ATC Week : “All-Time Comics : Blind Justice” #2

Ryan C.'s Four Color Apocalypse

And so here, at the end, it all comes together : everything Josh and Samuel Bayer have been aiming for throughout the course of the first “season” of their sprawling, multi-faceted project “clicks” into place with All-Time Comics : Blind Justice #2. Is it flawless? No. The highs and lows aren’t so much smoothed out as they are — assigned to their proper positions. And the end result is, finally, a comic that filters “Bronze Age” sensibilities through a modern “alt-comics” lens, and vice-versa — simultaneously.

It’s a tough balancing act, to be sure, but Josh B. has a much more firm handle on his character (who I still don’t think is blind) this time out, and so when he sends him out of Optic City and into the hills to track down his villainous prey, readers feel as our protagonist does : a stranger in an even stranger land…

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ATC Week : “All-Time Comics : Crime Destroyer” #2

Ryan C.'s Four Color Apocalypse

Andrew Buck pulls out all the stops to deliver an eyeball-melting cover for All-Time Comics : Crime Destroyer  #2, the fifth (I know, at this point things are getting a bit confusing) installment in the first “season” of Josh and Samuel Bayer’s resurrection of “Bronze Age” aesthetics through a post-modern (or, if you prefer Kim O’Connor’s designation for many of the creators involved, “Post-Dumb”) lens, and certainly the ultra-violence in depicts is thematically in line with the book’s contents — but the comic itself is relatively free of the gruesome and gory, truth be told. You should not, however, take that to mean the story isn’t kinda, well, sick.

As was the case with All-Time Comics : Atlas #1, the issues that find Benjamin Marra in the creative driver’s seat (he pencilled and inked this one, and co-wrote it with Josh Bayer) are decidedly more vicious and morally…

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ATC Week : “All-Time Comics : Blind Justice” #1

Ryan C.'s Four Color Apocalypse

I’m just gonna call it : Victor Martinez’s cover for All-Time Comics : Blind Justice #1 (the fourth release in this Josh and Samuel Bayer-helmed project) is the coolest thing to date about this entire enterprise. Rendered in a style highly reminiscent of old-school airbrushing (hell, it may even be a piece of old-school airbrushing for all I know), it’s atmospheric, evocative, and just plain bad-ass.

Too bad the interior contents can’t live up to the dramatic standard it sets.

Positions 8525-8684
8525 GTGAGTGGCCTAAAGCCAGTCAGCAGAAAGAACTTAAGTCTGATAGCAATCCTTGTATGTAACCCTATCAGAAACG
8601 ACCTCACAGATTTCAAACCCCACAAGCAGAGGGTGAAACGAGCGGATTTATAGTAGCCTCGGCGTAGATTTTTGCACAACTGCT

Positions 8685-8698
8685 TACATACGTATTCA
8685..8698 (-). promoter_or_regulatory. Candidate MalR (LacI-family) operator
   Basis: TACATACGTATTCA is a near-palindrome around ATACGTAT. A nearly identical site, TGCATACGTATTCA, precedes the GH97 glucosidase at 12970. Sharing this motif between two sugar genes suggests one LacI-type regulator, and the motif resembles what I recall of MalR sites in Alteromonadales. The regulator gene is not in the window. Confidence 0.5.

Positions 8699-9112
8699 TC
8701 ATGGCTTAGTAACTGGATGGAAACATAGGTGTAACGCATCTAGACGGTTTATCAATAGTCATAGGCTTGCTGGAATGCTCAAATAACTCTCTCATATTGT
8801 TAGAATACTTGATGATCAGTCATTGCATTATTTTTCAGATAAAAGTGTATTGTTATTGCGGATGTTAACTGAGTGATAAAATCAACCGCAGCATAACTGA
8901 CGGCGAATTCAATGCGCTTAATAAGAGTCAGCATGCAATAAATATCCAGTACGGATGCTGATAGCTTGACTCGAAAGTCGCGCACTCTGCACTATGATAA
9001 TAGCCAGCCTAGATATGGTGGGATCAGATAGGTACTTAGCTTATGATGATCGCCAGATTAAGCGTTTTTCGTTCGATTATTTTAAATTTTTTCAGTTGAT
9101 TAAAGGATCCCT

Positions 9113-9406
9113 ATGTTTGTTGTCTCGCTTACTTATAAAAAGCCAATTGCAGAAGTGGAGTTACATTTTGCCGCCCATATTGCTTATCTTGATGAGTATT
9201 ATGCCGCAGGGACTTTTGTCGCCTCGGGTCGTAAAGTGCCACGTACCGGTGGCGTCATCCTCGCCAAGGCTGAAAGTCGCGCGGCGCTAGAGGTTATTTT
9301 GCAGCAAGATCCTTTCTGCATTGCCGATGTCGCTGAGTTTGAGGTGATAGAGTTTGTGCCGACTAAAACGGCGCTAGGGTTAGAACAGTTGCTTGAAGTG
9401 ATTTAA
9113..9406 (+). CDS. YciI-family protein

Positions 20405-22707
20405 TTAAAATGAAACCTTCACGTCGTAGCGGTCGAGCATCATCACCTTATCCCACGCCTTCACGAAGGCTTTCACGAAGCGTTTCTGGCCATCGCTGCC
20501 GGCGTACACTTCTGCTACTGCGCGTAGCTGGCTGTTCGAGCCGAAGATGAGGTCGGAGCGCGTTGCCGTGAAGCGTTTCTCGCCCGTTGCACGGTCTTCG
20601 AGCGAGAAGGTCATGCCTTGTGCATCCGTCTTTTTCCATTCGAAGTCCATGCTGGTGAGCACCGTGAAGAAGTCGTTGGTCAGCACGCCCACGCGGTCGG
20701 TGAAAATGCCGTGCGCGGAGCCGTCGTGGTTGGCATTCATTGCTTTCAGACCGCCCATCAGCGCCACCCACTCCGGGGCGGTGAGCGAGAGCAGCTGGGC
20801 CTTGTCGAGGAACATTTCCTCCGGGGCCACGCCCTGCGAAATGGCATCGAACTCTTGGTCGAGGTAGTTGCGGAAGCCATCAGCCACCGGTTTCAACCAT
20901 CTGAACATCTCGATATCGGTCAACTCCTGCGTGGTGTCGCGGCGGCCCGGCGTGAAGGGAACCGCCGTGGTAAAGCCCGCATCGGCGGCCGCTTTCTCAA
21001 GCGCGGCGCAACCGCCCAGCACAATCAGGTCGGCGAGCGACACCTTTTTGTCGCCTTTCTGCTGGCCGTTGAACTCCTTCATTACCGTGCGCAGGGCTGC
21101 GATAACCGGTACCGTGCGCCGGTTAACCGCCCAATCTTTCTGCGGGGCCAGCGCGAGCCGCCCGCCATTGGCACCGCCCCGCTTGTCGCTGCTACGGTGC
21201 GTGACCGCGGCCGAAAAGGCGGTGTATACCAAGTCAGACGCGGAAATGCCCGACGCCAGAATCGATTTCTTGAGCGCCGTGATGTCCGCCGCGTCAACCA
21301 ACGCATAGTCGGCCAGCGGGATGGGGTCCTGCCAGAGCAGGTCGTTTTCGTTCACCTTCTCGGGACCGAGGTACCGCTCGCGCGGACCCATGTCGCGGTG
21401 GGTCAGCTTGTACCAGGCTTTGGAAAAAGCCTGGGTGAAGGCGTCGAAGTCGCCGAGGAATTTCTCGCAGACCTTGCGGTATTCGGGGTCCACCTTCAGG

Not that it’s a bad comic, mind you — more just another very mixed bag from a series that excels at creating them. The premise is agreeably absurd : a patient at an Optic City psychiatric facility who appears to be more or less comatose is actually the bandaged, club-wielding vigilante known as Blind Justice (or maybe it’s simply “Justice,” since that’s what most folks seem to call him…

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ATC Week : “All-Time Comics : Atlas” #1

Ryan C.'s Four Color Apocalypse

It’s hard to know where to even begin with this, the third comic released as part of Josh and Samuel Bayer’s All-Time Comics project, but if I had to describe All-Time Comics : Atlas #1 in just one word, that word would be — nuts.

Seriously, this is one of the most batshit-crazy comics I’ve read in a long time. On the one hand, it would be easy enough — and probably accurate — to view it as a particularly amoral and mean-spirited approximation of the “internal struggle” narratives churned out with regularity by “Bronze Age” scribes like Steve Gerber and Don McGregor, emptied of any degree of charm (however accidental, and perhaps visible only in retrospect) those authors imbued their work with. On the other, though, it’s not hard to see it as the kind of comic those guys would have loved to write. At this point, I’m sure…

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Music Video of the Day: Ride Like The Wind by Christopher Cross (1980, directed by Bruce Gowers)

Ride Like The Wind tells the story of an outlaw who has been convicted of multiple murders and condemned to hang.  He is now trying to outrun the posse and reach Mexico where, apparently, the posse would have no jurisdiction.  The plot sounds like something from the Doobie Brothers so it’s appropriate that Michael McDonald provides the backing vocals.

Christopher Cross wrote this song while on acid and traveling between Houston and Austin and it went on to become the lead single off of his debut album and one of his biggest hits.  Cross would later go on to win an Oscar for writing the theme song for Arthur but, by his own admission, neither Cross nor his music were a good fit for the network that came to dominate pop culture in the 80s, MTV.

Speaking of MTV, the video for Ride Like The Wind clearly comes from a time when music videos were viewed as being a novelty.  If the video had been made a few years later, it probably would have dramatized the song’s story.  Instead, like many early music videos, it’s just a performance clip.

As for Cross, he’s still recording and performing and Ride Like The Wind continues to be a soft rock staple.  It was most recently covered by Belgian DJ Laurent Wery.